Open this publication in new window or tab >>Medical procedures in children using a conceptual framework that keeps a focus on human dimensions of care–a discussion paper.
2019 (English)In: International Journal of Qualitative Studies on Health and Well-being, ISSN 1748-2623, E-ISSN 1748-2631, Vol. 14, no 1Article in journal (Refereed) Published
Abstract [en]

Purpose: Children's perspectives in the context of health service delivery have historically been seen as unimportant. They have been viewed as unintelligent, unable to effectively share or tell of their experiences or fully participate in their care, potentially resulting in a sense of dehumanisation. 

Method: The present paper illustrates children's experiences when undergoing medical procedures, using application of the eight dimensions of humanised care theoretical framework. 

Results: Findings from six published papers were reflectively interrogated to identify implicit findings related to the dimensions of humanised care. These implicit findings show ways of caring for childrenwhichcan lead to enhanced human sensitivity in care or conversely where the dimensions of being human are obscured to greater or lesser degrees and can result in forms of dehumanisation. 

Conclusions: Inadvertent dehumanising features of practice can be mediated by encouraging the inclusion of children's own lifeworld perspective and make room for their voices in both care and research. In this way the present well documented power imbalance could be addressed. Adding the value of the theoretical framework highlights areas of need for young children to be cared for as human beings.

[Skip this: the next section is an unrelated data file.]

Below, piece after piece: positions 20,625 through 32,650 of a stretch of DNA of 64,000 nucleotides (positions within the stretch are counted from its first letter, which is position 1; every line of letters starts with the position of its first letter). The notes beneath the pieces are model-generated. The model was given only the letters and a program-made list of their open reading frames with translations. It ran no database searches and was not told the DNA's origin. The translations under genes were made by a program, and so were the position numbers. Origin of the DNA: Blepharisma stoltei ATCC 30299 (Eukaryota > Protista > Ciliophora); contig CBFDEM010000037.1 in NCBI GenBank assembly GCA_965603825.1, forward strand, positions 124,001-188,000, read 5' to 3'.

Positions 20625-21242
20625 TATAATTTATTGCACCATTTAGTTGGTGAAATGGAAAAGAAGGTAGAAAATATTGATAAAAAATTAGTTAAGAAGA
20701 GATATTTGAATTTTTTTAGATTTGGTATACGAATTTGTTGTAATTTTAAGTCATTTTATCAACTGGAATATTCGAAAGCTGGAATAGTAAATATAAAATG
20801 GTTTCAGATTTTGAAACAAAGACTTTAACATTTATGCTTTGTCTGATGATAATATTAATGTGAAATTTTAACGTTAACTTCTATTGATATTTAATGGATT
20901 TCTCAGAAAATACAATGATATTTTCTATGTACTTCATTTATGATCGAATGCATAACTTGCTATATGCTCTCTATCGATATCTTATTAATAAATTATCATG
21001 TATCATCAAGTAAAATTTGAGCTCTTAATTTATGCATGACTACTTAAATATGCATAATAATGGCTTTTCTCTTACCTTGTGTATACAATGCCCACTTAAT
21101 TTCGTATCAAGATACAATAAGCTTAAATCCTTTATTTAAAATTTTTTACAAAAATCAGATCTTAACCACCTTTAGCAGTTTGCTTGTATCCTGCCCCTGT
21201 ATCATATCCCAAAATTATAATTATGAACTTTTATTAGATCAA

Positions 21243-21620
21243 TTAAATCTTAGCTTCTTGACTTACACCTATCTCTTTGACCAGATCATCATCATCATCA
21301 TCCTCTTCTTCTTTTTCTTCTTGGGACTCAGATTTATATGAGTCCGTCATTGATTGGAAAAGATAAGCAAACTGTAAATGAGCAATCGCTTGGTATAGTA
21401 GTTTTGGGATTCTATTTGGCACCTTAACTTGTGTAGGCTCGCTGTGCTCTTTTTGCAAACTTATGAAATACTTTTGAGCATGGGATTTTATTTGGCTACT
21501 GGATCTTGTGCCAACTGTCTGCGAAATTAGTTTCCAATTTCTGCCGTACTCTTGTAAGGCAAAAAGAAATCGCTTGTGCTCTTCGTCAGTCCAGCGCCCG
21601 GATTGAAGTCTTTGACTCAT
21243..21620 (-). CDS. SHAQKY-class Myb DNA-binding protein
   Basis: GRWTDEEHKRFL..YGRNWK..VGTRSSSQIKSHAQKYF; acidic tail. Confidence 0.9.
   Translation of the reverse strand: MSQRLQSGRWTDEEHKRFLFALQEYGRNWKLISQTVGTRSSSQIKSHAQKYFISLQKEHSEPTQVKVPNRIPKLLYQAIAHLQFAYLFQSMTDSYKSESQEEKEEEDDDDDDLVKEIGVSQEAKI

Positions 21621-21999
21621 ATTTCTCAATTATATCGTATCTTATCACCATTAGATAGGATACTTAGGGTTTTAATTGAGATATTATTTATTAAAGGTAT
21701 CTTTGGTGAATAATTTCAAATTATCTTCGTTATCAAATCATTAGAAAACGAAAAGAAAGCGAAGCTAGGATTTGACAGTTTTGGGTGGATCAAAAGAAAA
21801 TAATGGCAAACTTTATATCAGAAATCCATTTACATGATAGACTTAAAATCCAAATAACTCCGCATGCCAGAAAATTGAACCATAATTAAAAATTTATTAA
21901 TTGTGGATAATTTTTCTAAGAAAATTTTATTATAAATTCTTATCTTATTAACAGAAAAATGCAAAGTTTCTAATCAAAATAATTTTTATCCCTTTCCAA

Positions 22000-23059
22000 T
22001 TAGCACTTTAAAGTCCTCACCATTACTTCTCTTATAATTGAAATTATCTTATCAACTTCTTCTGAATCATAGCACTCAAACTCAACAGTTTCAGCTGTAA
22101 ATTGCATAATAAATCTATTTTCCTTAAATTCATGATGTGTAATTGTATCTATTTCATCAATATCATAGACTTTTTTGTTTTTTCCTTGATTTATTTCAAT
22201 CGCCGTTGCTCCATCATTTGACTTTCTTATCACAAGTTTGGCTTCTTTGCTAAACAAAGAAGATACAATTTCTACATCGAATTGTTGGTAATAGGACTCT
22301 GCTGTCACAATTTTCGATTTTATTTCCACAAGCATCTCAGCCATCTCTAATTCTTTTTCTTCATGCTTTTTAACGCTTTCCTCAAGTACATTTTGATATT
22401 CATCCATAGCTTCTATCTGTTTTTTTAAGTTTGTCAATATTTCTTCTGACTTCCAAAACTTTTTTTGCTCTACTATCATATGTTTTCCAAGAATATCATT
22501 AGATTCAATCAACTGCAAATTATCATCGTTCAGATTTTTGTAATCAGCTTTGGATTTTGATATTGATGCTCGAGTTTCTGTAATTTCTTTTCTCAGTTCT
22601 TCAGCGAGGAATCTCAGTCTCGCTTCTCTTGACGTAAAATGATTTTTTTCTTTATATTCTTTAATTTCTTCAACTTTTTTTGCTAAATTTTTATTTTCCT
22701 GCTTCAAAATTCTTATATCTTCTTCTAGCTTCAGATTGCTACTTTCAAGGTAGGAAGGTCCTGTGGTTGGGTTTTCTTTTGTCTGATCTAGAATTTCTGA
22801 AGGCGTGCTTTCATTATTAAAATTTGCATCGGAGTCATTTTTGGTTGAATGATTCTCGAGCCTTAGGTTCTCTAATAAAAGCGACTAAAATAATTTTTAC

Place, publisher, year, edition, pages
Taylor & Frances: , 2019
Keywords
Young children, dehumanization, humanization, medical procedures for children, suffering
National Category
Nursing
Research subject
Människan i vården
Identifiers
urn:nbn:se:hb:diva-22372 (URN)10.1080/17482631.2019.1675354 (DOI)000490605700001 ()31621530 (PubMedID)2-s2.0-85073418838 (Scopus ID)
Available from: 2020-01-06 Created: 2020-01-06 Last updated: 2020-01-13Bibliographically approved
Darcy, L. & Karlsson, K. (2019). Meeting young children’s needs in hospital, from a human rights perspective - sustainable caring practices. In: : . Paper presented at Sustainable Caring for Health and Wellbeing.
Open this publication in new window or tab >>Meeting young children’s needs in hospital, from a human rights perspective - sustainable caring practices
2019 (English)Conference paper, Oral presentation with published abstract (Refereed)
National Category
Nursing
Identifiers
urn:nbn:se:hb:diva-22374 (URN)
Conference
Sustainable Caring for Health and Wellbeing
Available from: 2020-01-06 Created: 2020-01-06 Last updated: 2020-01-13Bibliographically approved
Sundler, A. J., Whilson, M., Darcy, L. & Larsson, M. (2019). Swedish School Nurses' Experiences of Child Abuse.. Journal of School Nursing, Article ID 1059840519863843.
Open this publication in new window or tab >>Swedish School Nurses' Experiences of Child Abuse.
2019 (English)In: Journal of School Nursing, ISSN 1059-8405, E-ISSN 1546-8364, article id 1059840519863843Article in journal (Refereed) Epub ahead of print
Abstract [en]